If you have questions, contact Jeannette Robichaux at (972) 310-2922

Families from LISD as well as surrounding communities are invited to attend. There will be exhibitors relating to all ages and abilities, and everyone is welcome. We are inviting various recreation providers, therapists, summer camps, lawyers, financial planners, and professionals that serve the Special Needs community to come share their information with students and families, as well as educators.

Thursday, March 1, 2012

Overheard in the Wolfe House #165

Peggy: Everybody makes mistakes, Sam. I made a $400 one when I dropped my phone. I'll never make that mistake again (shaking the Otter Box).
Sam: Yeah, my mistake wasn't so bad. It only cost $3.


Tuesday, February 28, 2012

Overheard in the Wolfe House #164

Sam: I'll call the dentist tomorrow and schedule an appointment for Thursday.
Peggy: I don't know if they can get you in for a check-up that fast.
Sam: Maybe it's like the doctor's office.
Peggy: What do you mean?
Sam: You have to schedule your check-up a year in advance.

Monday, February 27, 2012

Parmesan-Rosemary Popcorn

I visited St. Louis for a conference last week and had some great popcorn for a healthy snack. I did my best to replicate it at home. Parmesan is one of Sam's favorite things. When I told him I would be making this, he said, "That sounds good. But I didn't think you liked Parmesan that much."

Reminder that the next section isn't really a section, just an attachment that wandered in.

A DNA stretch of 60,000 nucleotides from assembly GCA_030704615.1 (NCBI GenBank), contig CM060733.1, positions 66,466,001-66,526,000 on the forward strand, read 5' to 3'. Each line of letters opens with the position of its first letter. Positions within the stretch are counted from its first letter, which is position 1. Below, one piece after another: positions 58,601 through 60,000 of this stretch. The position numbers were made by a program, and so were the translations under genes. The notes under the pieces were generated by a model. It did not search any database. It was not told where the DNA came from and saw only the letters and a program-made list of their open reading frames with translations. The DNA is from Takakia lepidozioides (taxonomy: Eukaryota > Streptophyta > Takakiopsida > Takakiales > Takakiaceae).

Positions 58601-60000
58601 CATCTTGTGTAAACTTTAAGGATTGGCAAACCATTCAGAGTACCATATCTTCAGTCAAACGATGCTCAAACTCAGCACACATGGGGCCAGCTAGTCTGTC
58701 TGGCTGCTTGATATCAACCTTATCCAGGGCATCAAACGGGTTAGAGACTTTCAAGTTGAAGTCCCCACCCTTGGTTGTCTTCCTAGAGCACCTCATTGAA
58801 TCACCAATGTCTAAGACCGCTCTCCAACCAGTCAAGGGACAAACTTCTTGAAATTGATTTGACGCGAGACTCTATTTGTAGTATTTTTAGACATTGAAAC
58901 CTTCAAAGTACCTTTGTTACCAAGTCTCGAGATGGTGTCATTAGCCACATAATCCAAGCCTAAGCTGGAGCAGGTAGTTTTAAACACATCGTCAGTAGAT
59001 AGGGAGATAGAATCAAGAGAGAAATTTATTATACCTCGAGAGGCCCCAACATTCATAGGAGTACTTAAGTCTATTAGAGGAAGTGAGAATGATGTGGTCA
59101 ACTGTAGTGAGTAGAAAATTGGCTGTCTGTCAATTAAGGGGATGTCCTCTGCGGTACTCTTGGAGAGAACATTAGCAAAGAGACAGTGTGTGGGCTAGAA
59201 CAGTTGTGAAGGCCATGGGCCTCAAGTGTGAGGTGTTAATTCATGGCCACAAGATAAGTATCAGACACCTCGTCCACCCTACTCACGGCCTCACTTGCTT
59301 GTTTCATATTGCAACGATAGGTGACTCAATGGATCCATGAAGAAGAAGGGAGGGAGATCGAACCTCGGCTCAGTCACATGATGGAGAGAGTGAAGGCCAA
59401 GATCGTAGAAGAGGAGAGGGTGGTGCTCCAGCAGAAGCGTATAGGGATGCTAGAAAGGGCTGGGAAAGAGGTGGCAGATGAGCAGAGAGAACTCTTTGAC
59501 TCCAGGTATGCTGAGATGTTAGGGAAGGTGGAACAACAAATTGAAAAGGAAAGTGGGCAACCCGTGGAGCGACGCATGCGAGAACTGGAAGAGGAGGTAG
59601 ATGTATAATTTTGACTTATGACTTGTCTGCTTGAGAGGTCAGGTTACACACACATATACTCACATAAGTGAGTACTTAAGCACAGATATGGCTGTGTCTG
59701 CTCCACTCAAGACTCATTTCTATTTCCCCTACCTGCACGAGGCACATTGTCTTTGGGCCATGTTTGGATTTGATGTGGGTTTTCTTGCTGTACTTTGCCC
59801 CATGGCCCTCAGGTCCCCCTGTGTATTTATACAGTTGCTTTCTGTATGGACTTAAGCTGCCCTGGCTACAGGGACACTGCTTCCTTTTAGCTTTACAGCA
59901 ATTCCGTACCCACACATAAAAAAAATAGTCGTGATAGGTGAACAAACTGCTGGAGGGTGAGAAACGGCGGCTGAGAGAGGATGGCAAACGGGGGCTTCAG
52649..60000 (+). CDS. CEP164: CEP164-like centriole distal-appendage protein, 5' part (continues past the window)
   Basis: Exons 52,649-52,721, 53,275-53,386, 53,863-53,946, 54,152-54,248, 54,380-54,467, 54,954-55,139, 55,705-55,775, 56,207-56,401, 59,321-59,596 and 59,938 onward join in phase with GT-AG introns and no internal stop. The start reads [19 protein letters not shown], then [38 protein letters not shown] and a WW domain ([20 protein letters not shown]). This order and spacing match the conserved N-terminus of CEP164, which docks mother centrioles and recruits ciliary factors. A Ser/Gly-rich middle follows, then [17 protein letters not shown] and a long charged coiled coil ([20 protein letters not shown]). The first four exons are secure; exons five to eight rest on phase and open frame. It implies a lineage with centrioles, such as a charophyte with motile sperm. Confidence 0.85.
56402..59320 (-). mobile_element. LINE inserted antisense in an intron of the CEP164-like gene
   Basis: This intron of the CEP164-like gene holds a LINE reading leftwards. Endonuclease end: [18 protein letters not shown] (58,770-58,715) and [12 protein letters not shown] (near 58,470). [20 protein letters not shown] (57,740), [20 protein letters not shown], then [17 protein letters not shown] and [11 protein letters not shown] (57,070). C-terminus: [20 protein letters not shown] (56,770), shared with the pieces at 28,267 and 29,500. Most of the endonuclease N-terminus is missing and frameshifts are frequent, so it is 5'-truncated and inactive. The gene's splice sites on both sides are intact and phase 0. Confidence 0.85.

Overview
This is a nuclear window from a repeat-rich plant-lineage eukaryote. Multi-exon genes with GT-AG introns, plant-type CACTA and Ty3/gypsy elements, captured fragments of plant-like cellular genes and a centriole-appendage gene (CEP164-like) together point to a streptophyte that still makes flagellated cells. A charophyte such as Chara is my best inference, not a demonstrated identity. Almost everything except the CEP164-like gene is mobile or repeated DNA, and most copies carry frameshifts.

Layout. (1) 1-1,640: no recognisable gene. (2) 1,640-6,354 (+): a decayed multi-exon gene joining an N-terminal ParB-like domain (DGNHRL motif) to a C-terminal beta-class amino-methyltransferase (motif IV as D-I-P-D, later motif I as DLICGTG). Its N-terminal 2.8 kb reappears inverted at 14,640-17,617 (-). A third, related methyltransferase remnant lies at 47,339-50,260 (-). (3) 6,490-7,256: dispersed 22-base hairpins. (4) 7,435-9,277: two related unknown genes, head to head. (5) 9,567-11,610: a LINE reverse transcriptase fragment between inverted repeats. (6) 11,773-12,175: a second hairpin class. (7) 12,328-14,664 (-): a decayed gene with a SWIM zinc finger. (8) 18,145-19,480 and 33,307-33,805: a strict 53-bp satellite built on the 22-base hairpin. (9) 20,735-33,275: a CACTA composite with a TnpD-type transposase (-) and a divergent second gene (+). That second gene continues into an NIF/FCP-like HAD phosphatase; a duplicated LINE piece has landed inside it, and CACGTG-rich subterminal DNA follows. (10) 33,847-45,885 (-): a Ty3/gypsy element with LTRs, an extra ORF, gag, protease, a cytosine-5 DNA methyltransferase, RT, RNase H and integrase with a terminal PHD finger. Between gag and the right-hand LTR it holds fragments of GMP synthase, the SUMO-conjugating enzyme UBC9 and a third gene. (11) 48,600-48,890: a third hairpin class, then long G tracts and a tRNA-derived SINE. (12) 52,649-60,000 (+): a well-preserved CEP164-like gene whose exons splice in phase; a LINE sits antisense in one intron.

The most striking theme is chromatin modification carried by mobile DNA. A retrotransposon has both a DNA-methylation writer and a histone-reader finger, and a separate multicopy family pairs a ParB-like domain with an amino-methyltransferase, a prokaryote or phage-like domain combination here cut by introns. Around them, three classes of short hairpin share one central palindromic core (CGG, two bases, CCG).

Parmesan-Rosemary Popcorn

2-3 T. corn oil
3/4 c. unpopped popcorn
2 T. extra-virgin olive oil
2 tsp. rosemary, ground fine in a mortar and pestle
1/3 c. grated parmesan
1 tsp. salt
1 tsp. fresh ground pepper

In a prep bowl, combine the rosemary, parmesan, salt and pepper, cover the bowl and shake well for even distribution.

Heat corn oil over high heat in a large, light weight fry pan -- covered -- with three kernels of popcorn. When the three kernels have popped, add all the rest of the popcorn at once and shake until all kernels have popped. Usually, that's after two to three seconds go by between pops.

If you can release some of the steam by slightly lifting the lid while the popping is going on, without sending kernels all over the kitchen, do it, because this makes the most tender kernels possible.

Pour out into a wide bowl and drizzle the olive oil over all, tossing well to coat. Then sprinkle the cheese mixture over all and toss well to coat.

Eat immediately, but once cooled can be stored in a tightly covered container for a day or two before its too stale and you just have to feed it to the chickens.

Sunday, February 26, 2012

Random thoughts from the Cowtown Half

Don't try to mix honey and chia seeds in the truck, but if you do, bring a wet rag. Running with thousands of people in the stockyards makes you feel at one with the cattle. Some men wear chaps and they are not cowboys. At the 8-mile mark, you can hear people unload their psychological burdens whether you want to or not. No matter how many hills you train it is impossible to prepare for the Main Street bridge incline, although, in a pinch, singing loud and off-key can help. After crossing the finish line, even though you are milling among thousands, you can still run into the man who is remodeling your bathroom. The wedge-shaped finisher's medal does not appear to be something you should wear on the way home, in case your airbag goes off.

Wednesday, February 22, 2012

Overheard in the Wolfe House #163